When we’re wrong …
IF ONLY it were as simple as dropping a card into a machine and having it suddenly appear in the website, perfectly scanned and described. Much of the time, we get it right. Once in awhile, not so much–especially where descriptions are concerned. It’s not always because we were wrong at the time, but because the world moves on while website entries don’t. Read on …
In the beginning (ten years ago, now), our entries were more time-specific. We used terms like “contemporary card” or “as we write this” or language that locked the description into that moment. This led to comments like “the card shows three of the world’s 20 tallest buildings,” which would have been true at the time for views of Hong Kong’s skyline, but guess what? Other countries put up new buildings too, each one taller than the last. The list changes but we can’t go back and revise descriptions every week.
Here’s another example. We might want to tell the story about the scene or event, but we weren’t there–so we turn to internet search engines to learn more. This brings us to specific information we use. Wow, don’t those sources look authoritative. Wow, how often they aren’t, and how often they plagiarise each other. We routinely look up aircraft registration numbers to see what happened to the plane in the photo. One such search told us the plane had been removed to a museum. Hah. Someone connected with a hobbyist group put us straight on that: it’s too long a story to share here, but had to do with an odd attempt on someone’s part to fool the public about the provenance of more than one exhibit. The internet is not always our friend.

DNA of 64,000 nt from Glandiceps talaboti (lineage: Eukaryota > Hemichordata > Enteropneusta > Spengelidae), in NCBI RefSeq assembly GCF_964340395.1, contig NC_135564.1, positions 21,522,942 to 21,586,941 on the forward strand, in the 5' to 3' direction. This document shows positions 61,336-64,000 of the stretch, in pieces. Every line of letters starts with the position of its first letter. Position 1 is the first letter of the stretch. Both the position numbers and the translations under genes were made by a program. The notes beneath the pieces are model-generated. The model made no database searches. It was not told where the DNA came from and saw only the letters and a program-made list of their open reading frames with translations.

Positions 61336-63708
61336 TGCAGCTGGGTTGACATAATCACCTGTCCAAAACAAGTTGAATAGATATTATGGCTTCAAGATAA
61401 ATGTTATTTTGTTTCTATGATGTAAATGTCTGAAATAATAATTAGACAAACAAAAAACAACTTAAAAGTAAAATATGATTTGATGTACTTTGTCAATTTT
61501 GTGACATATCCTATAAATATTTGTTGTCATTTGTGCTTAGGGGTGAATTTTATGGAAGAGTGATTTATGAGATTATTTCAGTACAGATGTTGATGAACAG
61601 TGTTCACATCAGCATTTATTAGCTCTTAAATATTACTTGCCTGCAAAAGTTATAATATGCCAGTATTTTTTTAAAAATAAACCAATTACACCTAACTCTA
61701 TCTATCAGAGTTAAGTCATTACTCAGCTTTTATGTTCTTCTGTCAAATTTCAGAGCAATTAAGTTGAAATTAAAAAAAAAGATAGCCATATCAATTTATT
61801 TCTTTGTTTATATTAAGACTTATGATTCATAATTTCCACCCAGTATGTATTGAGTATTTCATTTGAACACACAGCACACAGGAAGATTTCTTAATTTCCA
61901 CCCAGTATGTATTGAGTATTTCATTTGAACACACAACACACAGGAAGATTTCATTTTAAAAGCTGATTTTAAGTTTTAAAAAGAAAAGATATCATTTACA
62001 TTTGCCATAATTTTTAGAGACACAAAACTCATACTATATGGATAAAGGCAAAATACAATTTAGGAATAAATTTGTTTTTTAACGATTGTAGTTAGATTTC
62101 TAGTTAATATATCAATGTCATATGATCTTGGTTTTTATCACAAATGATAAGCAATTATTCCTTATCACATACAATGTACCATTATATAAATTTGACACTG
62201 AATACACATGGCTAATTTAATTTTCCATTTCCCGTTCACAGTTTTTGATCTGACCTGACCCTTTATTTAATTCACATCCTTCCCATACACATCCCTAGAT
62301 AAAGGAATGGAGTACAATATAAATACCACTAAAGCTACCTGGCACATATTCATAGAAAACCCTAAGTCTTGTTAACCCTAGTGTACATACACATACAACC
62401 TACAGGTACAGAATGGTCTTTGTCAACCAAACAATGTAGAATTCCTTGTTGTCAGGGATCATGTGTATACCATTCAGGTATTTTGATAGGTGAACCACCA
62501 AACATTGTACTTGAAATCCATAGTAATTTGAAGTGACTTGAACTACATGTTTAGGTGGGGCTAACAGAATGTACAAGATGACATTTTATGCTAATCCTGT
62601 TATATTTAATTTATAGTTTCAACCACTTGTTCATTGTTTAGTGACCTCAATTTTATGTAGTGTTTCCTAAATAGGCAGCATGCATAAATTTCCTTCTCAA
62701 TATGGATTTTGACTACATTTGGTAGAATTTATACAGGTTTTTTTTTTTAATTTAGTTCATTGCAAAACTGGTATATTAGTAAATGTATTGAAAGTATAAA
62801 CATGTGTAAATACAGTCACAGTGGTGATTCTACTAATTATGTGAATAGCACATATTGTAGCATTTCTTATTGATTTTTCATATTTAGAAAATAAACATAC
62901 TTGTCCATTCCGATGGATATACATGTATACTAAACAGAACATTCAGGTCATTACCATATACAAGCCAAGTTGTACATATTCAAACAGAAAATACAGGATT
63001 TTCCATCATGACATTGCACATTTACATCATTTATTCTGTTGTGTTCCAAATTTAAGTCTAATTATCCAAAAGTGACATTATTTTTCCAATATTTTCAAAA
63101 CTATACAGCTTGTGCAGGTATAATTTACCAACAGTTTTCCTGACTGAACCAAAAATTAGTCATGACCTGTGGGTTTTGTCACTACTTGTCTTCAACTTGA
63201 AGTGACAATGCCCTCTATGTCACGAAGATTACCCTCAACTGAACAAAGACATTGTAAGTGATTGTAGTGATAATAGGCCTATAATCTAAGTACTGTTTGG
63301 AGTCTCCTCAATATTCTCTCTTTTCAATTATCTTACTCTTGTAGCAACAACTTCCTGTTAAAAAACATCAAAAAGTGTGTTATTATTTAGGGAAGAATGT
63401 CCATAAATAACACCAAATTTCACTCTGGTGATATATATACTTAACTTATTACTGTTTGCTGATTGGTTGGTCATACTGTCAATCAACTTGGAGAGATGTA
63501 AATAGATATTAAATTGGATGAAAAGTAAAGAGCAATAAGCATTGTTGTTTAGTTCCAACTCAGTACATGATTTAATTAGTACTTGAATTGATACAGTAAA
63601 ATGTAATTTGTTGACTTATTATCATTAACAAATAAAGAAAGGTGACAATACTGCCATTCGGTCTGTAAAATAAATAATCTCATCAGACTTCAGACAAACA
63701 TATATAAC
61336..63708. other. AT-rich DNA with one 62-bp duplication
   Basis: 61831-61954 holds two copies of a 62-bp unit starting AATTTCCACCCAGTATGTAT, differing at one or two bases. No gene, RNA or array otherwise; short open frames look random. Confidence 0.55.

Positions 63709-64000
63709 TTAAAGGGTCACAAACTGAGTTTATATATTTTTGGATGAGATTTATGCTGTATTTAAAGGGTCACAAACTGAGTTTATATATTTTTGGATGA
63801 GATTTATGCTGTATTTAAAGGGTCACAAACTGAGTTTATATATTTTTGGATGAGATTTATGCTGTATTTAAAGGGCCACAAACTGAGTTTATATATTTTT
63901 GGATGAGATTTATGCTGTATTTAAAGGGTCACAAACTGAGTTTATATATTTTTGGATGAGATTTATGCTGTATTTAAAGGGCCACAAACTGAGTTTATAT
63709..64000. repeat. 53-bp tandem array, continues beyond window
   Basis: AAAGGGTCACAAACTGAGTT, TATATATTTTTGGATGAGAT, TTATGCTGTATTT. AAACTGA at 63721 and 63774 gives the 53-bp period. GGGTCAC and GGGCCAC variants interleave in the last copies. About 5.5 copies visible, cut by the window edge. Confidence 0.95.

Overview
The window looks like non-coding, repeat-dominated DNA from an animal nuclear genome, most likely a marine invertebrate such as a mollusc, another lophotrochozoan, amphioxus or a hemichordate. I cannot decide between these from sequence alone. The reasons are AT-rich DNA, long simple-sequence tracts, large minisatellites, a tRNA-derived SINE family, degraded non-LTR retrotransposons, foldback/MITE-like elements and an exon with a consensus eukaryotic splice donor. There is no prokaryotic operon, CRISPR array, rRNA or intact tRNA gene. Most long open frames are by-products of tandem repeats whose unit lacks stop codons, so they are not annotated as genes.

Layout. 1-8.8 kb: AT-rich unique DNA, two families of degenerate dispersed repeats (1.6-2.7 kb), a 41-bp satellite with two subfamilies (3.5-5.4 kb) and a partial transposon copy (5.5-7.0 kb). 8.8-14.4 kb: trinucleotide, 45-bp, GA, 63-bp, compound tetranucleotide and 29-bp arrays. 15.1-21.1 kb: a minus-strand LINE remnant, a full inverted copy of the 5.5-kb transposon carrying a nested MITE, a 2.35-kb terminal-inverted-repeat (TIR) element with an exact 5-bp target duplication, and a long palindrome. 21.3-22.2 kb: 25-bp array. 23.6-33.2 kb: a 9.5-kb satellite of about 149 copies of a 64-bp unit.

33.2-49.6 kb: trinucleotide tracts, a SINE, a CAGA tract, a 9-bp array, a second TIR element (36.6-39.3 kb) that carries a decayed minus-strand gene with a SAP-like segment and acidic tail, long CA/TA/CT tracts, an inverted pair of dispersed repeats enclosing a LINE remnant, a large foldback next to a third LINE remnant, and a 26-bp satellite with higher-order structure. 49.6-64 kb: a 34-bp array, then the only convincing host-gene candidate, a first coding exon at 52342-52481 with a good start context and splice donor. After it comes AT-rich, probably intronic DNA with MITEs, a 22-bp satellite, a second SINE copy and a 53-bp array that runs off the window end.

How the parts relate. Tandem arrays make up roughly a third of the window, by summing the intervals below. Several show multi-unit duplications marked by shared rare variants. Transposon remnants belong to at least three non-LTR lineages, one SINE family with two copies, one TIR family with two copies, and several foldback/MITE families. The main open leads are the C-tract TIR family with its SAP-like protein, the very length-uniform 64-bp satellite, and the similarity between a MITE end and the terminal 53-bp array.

And of course the cards’ captions themselves. If you saw as many as we do, you might be immune to claims of “tallest,” “largest,” “oldest,” “longest,” and so on. We’ve learned our lesson about this, and now qualify such descriptions as being only what the caption says.
Finally, about our Blog entries. We have tried to space them out every two weeks or so, for several years now. To nobody’s surprise, they don’t go viral. That’s OK with us. But instead of forcing out new topics bi-weekly (which begins to seem like every two minutes), we’ll scale back and write when we have something to say. So here are greetings from sunny but chilly Hong Kong, with M2 the cat snoring away on the bookshelf below us, and best wishes to all for a Merry Christmas and happy and healthy 2016.
Until next time …
This post has One Comment
Thanks for keeping the weird postcard enthusiasts like me amused and enthused all year.
~Goloh replies: We hope to be able to keep at it for quite awhile. Spread the word!
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